Jump to content

Sportswriters urge baseball to end era of cheaters!


Recommended Posts

US sportswriters urge end to sluggers' 'freak show'

Fri Dec 14, 9:30 AM ET

WASHINGTON (AFP) - American sportswriters on Friday urged Major League Baseball to take harsher action to prevent steroid and hormone use following the release of a probe that accused some 80 players of doping.

The Mitchell Report named top stars Barry Bonds and Roger Clemens among dozens of current and former players who have used steroids, exposing more than a decade of drug use in the sport known as America's pastime.

"On Thursday, (former US senator George) Mitchell pulled back a tiny flap on the curtain covering baseball's freak show and let in some light. It was ugly, it was revealing. And it was high time. What a great day for baseball," wrote Anne Killion in the San Jose Mercury News.

Scott Bordow of the East Valley Tribune in Mesa, Arizona, said that like many, he was drawn to the "wow factor" of seeing unexpected names like famed Yankees pitchers Clemens -- who issued a quick denial through his lawyer -- and Andy Pettitte among the "cheaters."

"But as I read through the names and their stories, I became numb. Was this really surprising? Was I shocked that many of baseball's greats had become human pharmacies the last 20 years? Of course not ... What's important is what Major League Baseball does with the report."

Mitchell urged improved drug testing and called for baseball to create a department of investigations, while Major League Baseball commissioner Bud Selig promised: "His report is a call to action and I will act."

Bordow urged Selig to resign once Mitchell's recommendations are implemented.

"His sport was dirty, and he waited too long to try to clean it up. He's as much to blame as Clemens, (Miguel) Tejada and Bonds," all of whom were named in the report as steroid users.

Bob Ford of the Philadelphia Inquirer said US professional baseball must take a step further and hand over responsibility for drug testing to an outside organization.

"If this were serious, and not merely a showy self-flagellation in which a few villagers are also sacrificed, then Major League Baseball would sign the World Anti-Doping Agency code, taking all testing and discipline out of its own hands and giving it over to an independent organization," Ford wrote.

"Testing, including unannounced, out-of-season testing, would be handled by the USADA and, as with all the international sports federations who abide by the code, a first positive result gets you at least a two-year suspension, maybe four."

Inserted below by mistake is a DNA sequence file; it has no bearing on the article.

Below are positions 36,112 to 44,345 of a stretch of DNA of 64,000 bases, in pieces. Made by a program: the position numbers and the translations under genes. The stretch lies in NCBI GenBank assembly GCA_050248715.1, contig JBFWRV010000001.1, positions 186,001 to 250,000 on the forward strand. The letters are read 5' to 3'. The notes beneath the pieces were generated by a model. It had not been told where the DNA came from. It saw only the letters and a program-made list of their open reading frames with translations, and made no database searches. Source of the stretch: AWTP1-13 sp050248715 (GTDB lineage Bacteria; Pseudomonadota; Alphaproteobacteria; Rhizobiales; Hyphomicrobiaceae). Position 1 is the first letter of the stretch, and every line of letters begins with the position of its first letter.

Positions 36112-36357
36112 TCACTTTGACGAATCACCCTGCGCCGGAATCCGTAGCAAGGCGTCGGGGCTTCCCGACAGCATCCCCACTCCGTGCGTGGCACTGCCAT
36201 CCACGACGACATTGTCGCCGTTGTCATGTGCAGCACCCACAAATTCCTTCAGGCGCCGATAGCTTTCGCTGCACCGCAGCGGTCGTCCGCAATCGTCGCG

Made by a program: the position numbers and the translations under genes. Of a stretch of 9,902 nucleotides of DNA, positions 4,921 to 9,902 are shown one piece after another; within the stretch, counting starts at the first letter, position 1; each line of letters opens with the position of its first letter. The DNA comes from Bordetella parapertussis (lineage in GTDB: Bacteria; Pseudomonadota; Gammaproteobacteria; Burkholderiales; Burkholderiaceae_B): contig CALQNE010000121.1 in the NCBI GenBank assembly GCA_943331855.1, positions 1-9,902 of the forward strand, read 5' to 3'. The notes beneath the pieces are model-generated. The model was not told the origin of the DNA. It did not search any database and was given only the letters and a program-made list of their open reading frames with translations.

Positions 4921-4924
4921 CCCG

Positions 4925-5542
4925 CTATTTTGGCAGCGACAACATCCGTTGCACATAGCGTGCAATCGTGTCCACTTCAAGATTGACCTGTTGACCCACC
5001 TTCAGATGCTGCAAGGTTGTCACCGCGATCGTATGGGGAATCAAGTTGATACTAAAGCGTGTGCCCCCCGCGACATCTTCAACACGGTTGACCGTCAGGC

Still Ford, as well as his colleague Michael Rosenberg from the Detroit Free Press, admitted they were skeptical.

"Maybe someday baseball will rid itself of performance-enhancers. But that day is so far off, I suspect I will hear the news on my spaceship," Rosenberg said.

"From now on, the best that MLB can do is keep updating its testing program to make it more rigorous, more advanced and fairer. The sport needs a program that catches cheaters at a high enough rate to scare most other players away from using drugs. The current program, which does not test for human growth hormone, is still not strong enough."

Harvey Araton of the New York Times said the signs of drug abuse were apparent to those who followed the sport, recalling one moment during a 2000 World Series game when Clemens hurled a piece of broken bat at slugger Mike Piazza.

"It was an act so irresponsibly bizarre that I commented in a column, tongue in cheek, that Clemens's behavior met a standard for what pharmacologists have referred to as 'roid rage. Here we are, seven years later, and I've come to realize I wasn't kidding," Araton wrote.

Author and sportswriter Mitch Albom said the greatest impact of the revelations would be felt among the sport's youthful fans for years to come.

"Take one of those players. Maybe he was juiced ... Say that juiced player is a guy like Clemens, who has hundreds of thousands of young fans. And now they see his name and accounts of him allegedly having needles stuck in his body to get an edge.

"And those thousands of kids lose their belief in him, or the sport. And when they grow up they tell their kids you can't trust these guys. And on and on. This is no small pond, the sport of baseball, and a rock in these waters can ripple forever."

"If, as some have suggested, at a low estimate, five to seven percent of major league baseball took or takes performance-enhancing drugs, that is still 70 to 100 players," Albom wrote in the Detroit Free Press.

Link to comment
Share on other sites

Clemmens bat toss as well as Rockers ..... commentaries on New Yorkers and their lifestyles got realy understandable .. as did Belle running over a 2nd baseman about half his size and then letting off steam by chaing a bunch of neighborhood kids in his suv.

Was also puzzled by the absence of McGwire and Sosa after all the rumors about them. ???????

Not condoning this a bit, .... but ..... Teams dangle Millions upon millions of dollars in front of these guys in recognition of enhanced performances while turning a blind eye to the enhancers and then go .. My God how did this get so bad ????

Nobody looks good on this one. ;)

Link to comment
Share on other sites

Join the conversation

You can post now and register later. If you have an account, sign in now to post with your account.

Reply to this topic...

×   Pasted as rich text.   Paste as plain text instead

  Only 75 emoji are allowed.

×   Your link has been automatically embedded.   Display as a link instead

×   Your previous content has been restored.   Clear editor

×   You cannot paste images directly. Upload or insert images from URL.

  • Create New...